One over-flogged challenge young leaders face is the lack of opportunities to officially hold a role of authority and lead. Because youth are often seen through a lens of being too young to lead tasks, their opportunities for adult-style leadership are limited. Instead, they are forced to look for alternative methods to demonstrate their leadership ability. Young people then learn to exert whatever influence they manage to accumulate in ways that procure personal benefits that are not only selfish but inimical to the welfare of society.

Little time has been invested in change development and managing its effects on youth leaders themselves. Without better understanding youth leadership through the eyes of young leaders participating in important leadership and ethics training programmes, improvements cannot be made, and the half-hearted programmes that are online even less effective at producing great outcomes and furthering the personal development of youth leaders.

Youth influence is not a new phenomenon – but it is, or it will be in Nigeria. However, the term more often elicits a negative connotation as alluded in the foregoing such as drug habits, violence and other social vices that further damage both the individuals involved as well as the general society. 

By better understanding how youth leaders use their influence, better programmes can be created to foster their development. Developing programmes for the youth that focus on fostering relationships and building upon their strengths is an approach that must be increasingly considered. 

When young people lack the experience and authoritative power of traditional adult leaders, they are likely to construct a different definition of leadership for themselves. In most frames of reference, people are granted authority to direct or influence others, meaning they do not necessarily have to rely on the creative solutions they may have turned to as young people. Obviously, this could potentially limit possibilities for finding creative solutions to problems and therefore mar someone’s or an entity’s success. This happens to be just one of the many reasons the “young and the restless” can bring valuable fresh ideas, perspectives and solutions to leadership roles when given the chance.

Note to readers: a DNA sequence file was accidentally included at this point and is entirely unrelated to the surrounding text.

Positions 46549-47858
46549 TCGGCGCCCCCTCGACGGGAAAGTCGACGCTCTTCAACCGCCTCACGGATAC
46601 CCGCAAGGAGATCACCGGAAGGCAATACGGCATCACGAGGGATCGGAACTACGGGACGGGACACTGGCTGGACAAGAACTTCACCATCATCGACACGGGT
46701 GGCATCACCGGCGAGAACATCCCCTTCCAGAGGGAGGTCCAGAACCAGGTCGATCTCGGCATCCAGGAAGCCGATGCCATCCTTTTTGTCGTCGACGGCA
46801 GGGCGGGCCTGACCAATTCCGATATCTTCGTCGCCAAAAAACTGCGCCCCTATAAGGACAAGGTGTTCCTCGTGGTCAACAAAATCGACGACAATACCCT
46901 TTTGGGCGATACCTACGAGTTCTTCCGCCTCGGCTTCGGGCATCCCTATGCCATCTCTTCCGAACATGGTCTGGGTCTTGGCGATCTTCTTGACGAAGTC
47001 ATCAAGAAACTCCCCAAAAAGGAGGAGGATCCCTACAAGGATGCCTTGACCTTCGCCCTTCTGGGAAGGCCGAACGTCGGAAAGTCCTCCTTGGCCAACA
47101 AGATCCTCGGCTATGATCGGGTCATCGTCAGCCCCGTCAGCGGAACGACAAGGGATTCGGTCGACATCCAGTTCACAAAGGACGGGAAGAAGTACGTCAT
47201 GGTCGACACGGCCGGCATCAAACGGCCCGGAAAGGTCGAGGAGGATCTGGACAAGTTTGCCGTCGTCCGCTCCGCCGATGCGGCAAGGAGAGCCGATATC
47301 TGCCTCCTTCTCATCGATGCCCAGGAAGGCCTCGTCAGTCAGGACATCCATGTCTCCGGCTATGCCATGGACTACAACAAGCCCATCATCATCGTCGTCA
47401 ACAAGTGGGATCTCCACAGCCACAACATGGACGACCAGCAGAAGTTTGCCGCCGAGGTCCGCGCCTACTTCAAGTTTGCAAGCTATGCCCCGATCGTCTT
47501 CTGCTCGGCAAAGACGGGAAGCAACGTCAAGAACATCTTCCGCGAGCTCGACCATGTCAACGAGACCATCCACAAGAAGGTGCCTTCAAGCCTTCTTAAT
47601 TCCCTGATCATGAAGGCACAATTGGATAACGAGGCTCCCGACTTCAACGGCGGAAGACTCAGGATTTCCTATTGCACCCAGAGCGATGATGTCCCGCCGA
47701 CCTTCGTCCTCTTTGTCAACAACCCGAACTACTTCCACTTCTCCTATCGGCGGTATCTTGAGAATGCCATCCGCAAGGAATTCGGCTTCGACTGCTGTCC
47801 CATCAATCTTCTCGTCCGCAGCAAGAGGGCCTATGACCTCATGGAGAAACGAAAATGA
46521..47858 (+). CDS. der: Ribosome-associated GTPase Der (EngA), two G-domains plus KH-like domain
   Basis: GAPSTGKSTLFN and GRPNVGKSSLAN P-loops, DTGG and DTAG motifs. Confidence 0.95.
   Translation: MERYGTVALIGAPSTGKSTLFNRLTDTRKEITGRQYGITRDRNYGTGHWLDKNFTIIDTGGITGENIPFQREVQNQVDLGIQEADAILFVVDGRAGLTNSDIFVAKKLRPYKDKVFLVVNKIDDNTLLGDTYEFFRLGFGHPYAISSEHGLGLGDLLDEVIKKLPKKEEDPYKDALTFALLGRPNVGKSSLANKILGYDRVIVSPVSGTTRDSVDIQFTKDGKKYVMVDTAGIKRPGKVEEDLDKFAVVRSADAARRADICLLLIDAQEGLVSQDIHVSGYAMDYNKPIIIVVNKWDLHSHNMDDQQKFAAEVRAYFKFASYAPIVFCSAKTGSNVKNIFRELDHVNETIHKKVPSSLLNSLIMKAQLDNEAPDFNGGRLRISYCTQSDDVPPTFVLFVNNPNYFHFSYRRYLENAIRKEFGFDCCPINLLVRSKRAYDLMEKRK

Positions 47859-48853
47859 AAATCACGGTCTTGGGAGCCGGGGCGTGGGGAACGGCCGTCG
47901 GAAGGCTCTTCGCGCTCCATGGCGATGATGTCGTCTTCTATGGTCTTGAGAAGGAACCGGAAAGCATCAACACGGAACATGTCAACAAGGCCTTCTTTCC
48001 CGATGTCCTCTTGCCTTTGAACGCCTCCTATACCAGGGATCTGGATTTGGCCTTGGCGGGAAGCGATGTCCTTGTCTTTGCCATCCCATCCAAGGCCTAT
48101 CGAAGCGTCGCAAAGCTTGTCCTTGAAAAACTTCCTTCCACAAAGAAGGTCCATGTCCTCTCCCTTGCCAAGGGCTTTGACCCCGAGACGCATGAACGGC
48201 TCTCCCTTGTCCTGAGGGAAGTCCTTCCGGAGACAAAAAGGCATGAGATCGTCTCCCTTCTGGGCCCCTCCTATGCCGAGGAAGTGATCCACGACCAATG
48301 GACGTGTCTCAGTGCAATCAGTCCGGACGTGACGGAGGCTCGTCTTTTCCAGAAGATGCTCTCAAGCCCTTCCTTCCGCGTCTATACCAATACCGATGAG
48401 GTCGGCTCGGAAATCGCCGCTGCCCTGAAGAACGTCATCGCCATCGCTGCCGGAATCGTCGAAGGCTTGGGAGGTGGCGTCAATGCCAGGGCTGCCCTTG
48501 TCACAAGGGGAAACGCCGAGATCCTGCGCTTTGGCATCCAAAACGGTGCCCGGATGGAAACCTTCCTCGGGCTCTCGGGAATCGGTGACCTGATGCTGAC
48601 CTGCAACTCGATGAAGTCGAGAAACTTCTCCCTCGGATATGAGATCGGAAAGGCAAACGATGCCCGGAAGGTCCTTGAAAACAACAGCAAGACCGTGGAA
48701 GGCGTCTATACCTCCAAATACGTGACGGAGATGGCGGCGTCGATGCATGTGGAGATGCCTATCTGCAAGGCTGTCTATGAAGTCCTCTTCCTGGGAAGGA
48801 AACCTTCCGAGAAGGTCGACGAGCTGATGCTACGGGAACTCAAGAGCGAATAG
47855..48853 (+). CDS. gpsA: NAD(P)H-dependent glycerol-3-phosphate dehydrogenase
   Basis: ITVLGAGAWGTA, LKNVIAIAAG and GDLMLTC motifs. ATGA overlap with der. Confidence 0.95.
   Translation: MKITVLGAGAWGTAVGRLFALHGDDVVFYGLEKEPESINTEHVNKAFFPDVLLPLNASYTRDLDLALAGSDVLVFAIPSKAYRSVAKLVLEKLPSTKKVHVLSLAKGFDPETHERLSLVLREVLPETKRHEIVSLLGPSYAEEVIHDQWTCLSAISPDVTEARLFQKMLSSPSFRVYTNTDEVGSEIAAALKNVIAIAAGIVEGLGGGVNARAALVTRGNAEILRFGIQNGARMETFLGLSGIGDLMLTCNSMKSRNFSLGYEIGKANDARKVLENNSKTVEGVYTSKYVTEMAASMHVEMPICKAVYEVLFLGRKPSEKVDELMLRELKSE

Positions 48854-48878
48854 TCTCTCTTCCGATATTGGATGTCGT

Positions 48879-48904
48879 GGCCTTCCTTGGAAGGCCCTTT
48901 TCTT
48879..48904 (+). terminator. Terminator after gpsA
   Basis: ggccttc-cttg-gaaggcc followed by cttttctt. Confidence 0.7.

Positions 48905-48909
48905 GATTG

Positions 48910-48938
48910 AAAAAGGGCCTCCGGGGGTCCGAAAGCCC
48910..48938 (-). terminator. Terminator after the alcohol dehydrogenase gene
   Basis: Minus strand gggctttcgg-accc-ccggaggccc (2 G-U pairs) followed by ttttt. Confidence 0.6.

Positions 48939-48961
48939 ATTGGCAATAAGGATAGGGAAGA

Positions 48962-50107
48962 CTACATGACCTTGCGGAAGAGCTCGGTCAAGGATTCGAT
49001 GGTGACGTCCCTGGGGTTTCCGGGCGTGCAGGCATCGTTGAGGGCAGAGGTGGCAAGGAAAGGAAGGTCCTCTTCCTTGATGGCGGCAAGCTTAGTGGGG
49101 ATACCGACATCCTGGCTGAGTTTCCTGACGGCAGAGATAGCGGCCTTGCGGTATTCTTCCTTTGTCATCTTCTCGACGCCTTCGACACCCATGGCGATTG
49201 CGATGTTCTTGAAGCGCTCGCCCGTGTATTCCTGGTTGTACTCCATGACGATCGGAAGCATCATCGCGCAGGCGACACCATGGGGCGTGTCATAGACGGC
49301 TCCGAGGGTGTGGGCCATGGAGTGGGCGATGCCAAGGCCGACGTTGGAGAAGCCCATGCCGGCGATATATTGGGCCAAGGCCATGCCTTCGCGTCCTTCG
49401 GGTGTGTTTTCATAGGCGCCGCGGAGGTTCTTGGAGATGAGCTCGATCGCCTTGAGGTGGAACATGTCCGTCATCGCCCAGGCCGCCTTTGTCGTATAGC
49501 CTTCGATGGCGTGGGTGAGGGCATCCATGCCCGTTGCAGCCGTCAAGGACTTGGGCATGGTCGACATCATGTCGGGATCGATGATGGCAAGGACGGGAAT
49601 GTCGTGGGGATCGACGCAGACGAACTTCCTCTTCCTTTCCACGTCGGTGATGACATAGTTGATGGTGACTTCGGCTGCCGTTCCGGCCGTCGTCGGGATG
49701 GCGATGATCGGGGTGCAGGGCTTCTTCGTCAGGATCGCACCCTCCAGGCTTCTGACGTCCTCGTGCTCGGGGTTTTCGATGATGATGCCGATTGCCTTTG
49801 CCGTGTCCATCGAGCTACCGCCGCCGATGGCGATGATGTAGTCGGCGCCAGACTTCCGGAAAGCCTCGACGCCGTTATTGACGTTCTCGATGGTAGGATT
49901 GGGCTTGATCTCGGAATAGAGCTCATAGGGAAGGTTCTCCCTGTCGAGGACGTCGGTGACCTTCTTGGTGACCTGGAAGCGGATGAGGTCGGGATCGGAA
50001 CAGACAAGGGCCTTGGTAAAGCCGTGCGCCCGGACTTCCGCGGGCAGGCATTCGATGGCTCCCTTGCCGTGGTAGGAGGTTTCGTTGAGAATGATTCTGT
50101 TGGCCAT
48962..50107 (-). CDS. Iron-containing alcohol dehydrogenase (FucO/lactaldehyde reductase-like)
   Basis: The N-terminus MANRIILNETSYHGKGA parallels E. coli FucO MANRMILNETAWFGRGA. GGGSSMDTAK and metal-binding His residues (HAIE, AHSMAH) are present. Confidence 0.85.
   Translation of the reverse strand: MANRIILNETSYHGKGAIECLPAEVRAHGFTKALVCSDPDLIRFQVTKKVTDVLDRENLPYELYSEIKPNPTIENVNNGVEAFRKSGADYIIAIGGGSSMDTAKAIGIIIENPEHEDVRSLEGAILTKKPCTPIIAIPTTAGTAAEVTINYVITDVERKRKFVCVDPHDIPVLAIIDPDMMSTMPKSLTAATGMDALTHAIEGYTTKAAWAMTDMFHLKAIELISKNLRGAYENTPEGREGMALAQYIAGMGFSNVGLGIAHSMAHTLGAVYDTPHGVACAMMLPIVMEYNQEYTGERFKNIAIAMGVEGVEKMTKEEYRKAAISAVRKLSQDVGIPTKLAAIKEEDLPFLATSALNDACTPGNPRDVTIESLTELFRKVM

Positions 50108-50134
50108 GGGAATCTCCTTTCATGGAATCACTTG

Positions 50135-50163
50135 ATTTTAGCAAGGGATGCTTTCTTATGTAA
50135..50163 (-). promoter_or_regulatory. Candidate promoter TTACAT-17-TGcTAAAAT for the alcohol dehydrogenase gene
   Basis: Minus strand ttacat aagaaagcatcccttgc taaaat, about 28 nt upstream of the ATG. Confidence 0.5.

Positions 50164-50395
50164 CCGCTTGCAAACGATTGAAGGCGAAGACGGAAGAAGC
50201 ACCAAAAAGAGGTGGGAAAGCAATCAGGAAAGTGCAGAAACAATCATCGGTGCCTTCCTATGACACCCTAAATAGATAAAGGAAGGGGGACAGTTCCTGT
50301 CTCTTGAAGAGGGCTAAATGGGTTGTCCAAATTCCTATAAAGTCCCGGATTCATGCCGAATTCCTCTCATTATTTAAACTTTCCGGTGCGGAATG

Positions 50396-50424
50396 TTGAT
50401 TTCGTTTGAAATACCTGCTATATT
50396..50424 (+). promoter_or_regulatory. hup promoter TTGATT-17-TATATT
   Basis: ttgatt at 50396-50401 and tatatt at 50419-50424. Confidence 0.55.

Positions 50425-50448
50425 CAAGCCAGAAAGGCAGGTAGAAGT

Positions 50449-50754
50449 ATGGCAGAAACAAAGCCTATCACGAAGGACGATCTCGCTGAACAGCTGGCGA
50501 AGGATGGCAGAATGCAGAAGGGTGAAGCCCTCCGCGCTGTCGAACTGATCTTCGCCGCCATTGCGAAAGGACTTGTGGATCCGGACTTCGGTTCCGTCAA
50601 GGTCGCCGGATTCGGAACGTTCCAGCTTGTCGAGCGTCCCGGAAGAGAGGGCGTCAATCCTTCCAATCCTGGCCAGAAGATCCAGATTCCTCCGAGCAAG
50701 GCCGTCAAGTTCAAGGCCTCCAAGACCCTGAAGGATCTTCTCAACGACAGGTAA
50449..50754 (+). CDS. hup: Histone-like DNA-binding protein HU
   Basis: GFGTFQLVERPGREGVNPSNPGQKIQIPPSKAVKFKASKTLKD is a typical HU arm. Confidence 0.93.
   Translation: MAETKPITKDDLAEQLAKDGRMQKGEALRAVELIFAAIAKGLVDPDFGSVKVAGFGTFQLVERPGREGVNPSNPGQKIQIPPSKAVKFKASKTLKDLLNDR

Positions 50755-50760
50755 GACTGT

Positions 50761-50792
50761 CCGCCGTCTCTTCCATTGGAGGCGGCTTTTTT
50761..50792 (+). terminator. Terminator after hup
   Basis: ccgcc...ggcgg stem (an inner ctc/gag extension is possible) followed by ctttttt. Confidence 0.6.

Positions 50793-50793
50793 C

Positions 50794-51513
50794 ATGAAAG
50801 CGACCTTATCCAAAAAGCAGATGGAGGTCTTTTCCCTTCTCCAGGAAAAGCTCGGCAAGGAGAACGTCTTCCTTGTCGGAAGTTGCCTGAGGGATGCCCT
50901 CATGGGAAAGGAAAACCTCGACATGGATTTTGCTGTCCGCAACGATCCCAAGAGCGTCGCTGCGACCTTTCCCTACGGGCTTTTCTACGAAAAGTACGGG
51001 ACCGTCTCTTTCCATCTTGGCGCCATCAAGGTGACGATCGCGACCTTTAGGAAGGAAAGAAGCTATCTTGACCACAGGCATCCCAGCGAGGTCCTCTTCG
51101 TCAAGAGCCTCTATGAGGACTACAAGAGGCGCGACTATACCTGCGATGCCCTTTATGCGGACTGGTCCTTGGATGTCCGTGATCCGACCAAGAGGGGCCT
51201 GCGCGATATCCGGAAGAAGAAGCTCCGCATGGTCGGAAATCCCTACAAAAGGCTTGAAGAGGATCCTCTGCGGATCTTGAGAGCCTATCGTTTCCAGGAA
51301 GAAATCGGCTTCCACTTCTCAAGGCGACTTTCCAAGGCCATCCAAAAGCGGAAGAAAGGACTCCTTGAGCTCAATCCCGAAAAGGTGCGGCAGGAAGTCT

A great hindrance or note of uncertainty that young people face in Nigeria in their attempt to gain experience in the leadership arena is the silo they are confined to – the one that confines them to the leadership of a tomorrow that never seems to come. Dan-Anache, the Hausa country songster aptly defined “tomorrow” as an event that is not only consistently punctual but always within an arm’s reach. For youth in Nigeria and many other places, tomorrow is a hollow sound that has rung in their ears with no material substance, only promises that are redeemed by excuses after excuses.

This in fact is what has denied young people on both sides of the Niger a voice in Nigeria’s issues. They keep waiting for a tomorrow that is being paid for by yet another dud cheque – I wonder where the EFCC has been all this while!  

With the “Independence” generation all but depleted and the “post-Independence” successors also approaching their “best-before” date… the leadership of tomorrow is now today, and that too will have to be reviewed, by nature itself if need be. And nobody wants that. 

Jagaba beware!